An investigation determined that Matenov submitted a fake statement of residence to the pensions department and, as a result, received some 409,000 som (about $ 8,500) in payments which he was not entitled to receive.

The military prosecutor’s office issued a statement on suspending Matenov and forwarded its findings to President Almazbek Atambaev who signed a decree on October 26 dismissing Matenov from his post.

Matenov was the third border chief Kyrgyzstan has had this year.

Radio Free Europe / Radio Liberty

Iran guards killed on Pakistan border

At least 18 Iranian border guards were killed in clashes with “armed bandits” on the country’s southeastern boundary with Pakistan overnight, Iran’s state TV reported.

Iran’s state news agency, IRNA reported another death toll, saying that 17 guards were killed early on Saturday.

It gave no more detail on the identity of the armed group, but security forces have fought drug traffickers before in the border region with Pakistan and Afghanistan.

Al Jazeera’s Soraya Lennie, reporting from Tehran, said other sources were suggesting that the group Jaish Ul Adl, or ‘Party of Justice’,  was responsible for the violence.

The area also has a history of unrest, with the mainly Sunni Muslim population complaining of discrimination at the hands of Iran’s Shia Muslim authorities.

IRNA quoted an unnamed official saying the fighting took place in the southeast Sistan-Baluchistan province and the exact number of dead had not been confirmed.

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Syrian Kurds, Jihadists Clash Near Iraq Border

BEIRUT — Fierce clashes erupted in Syria overnight between Kurdish fighters and jihadists near the Iraqi border, the Syrian Observatory for Human Rights said Thursday.

“The clashes began around midnight (2100 GMT Wednesday) and lasted around 12 hours, with the Kurds advancing in the direction of Al-Yaarubia, an area controlled by the Islamic State of Iraq and the Levant (ISIL) and other jihadist groups,” the Britain-based monitor said.

“The Kurds have managed to take two villages controlled by the jihadists but it will be difficult to capture Al-Yaarubia from ISIL,” Observatory director Rami Abdel Rahman told AFP.

The Al-Yaarubia border crossing with Iraq is seen as a key supply route for arms and fighters. ISIL has carried out attacks on both sides of the border.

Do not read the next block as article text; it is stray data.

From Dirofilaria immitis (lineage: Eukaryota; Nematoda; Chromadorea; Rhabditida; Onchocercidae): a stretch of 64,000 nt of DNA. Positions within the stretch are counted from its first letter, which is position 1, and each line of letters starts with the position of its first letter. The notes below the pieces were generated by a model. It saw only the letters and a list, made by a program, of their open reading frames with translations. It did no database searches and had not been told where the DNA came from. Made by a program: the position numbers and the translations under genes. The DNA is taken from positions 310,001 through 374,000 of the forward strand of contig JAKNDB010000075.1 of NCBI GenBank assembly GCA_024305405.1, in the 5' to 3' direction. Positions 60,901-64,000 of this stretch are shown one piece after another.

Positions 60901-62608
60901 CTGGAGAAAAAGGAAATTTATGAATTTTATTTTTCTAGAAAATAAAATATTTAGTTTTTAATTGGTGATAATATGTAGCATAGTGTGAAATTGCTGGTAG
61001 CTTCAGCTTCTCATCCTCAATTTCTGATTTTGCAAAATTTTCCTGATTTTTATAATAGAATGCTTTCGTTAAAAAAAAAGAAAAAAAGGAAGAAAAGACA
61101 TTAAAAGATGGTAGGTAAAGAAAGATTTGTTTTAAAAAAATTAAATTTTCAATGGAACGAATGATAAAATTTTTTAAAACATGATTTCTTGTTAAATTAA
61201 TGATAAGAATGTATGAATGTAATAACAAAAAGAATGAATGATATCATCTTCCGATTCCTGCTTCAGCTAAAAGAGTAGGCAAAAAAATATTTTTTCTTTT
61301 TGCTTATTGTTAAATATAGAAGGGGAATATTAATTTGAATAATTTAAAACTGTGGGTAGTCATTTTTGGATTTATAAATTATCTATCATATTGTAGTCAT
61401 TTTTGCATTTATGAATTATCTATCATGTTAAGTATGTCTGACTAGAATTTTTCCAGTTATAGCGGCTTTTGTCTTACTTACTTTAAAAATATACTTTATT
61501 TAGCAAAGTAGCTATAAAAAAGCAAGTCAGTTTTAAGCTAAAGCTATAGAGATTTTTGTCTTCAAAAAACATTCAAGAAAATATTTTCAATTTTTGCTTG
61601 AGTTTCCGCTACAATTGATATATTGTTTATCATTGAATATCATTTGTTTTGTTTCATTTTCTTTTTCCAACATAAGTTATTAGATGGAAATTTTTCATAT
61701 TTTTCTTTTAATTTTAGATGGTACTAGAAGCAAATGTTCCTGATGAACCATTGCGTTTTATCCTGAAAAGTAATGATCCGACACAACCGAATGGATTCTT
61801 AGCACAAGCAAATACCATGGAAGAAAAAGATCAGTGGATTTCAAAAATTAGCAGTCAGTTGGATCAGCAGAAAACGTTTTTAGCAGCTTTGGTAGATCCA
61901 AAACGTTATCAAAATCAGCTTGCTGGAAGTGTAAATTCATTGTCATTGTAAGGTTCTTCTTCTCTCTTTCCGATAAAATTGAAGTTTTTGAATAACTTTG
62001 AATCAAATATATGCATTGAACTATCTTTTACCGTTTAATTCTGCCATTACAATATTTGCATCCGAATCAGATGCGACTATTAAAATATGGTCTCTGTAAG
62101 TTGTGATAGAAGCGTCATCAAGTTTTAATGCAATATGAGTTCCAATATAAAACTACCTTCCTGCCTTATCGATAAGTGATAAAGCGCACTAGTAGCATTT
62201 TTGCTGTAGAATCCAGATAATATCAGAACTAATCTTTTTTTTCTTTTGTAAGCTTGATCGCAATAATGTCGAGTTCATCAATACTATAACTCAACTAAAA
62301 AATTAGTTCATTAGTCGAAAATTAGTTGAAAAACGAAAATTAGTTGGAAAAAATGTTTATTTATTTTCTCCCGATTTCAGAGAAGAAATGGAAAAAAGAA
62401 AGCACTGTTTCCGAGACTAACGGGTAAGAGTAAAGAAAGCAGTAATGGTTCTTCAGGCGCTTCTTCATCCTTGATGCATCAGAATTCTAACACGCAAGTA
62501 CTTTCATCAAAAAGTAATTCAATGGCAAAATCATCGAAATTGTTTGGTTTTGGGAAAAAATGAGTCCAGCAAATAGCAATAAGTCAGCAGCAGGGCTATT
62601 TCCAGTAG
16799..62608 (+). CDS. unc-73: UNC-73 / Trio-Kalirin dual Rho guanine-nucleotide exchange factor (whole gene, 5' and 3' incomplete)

The Kurds and the jihadists have been fighting for control of northeastern Syria, an area rich in oil and wheat, for months.

Rebels ostensibly fighting to overthrow President Bashar al-Assad have increasingly turned their guns on each other in recent months, with jihadists clashing with the mainstream Free Syrian Army in the north, where the rebels control vast swathes of territory.

Kurdish fighters affiliated with Turkey’s separatist Kurdistan Workers’ Party (PKK) have meanwhile struggled to carve out an autonomous region in northeastern Syria similar to one in northern Iraq.

Daily Star, Lebanon

Assyrian International News Agency

Syrian Kurds, Jihadists Clash Near Iraq Border

BEIRUT — Fierce clashes erupted in Syria overnight between Kurdish fighters and jihadists near the Iraqi border, the Syrian Observatory for Human Rights said Thursday.

“The clashes began around midnight (2100 GMT Wednesday) and lasted around 12 hours, with the Kurds advancing in the direction of Al-Yaarubia, an area controlled by the Islamic State of Iraq and the Levant (ISIL) and other jihadist groups,” the Britain-based monitor said.

“The Kurds have managed to take two villages controlled by the jihadists but it will be difficult to capture Al-Yaarubia from ISIL,” Observatory director Rami Abdel Rahman told AFP.

The Al-Yaarubia border crossing with Iraq is seen as a key supply route for arms and fighters. ISIL has carried out attacks on both sides of the border.

The Kurds and the jihadists have been fighting for control of northeastern Syria, an area rich in oil and wheat, for months.

Rebels ostensibly fighting to overthrow President Bashar al-Assad have increasingly turned their guns on each other in recent months, with jihadists clashing with the mainstream Free Syrian Army in the north, where the rebels control vast swathes of territory.

Kurdish fighters affiliated with Turkey’s separatist Kurdistan Workers’ Party (PKK) have meanwhile struggled to carve out an autonomous region in northeastern Syria similar to one in northern Iraq.

Daily Star, Lebanon

Assyrian International News Agency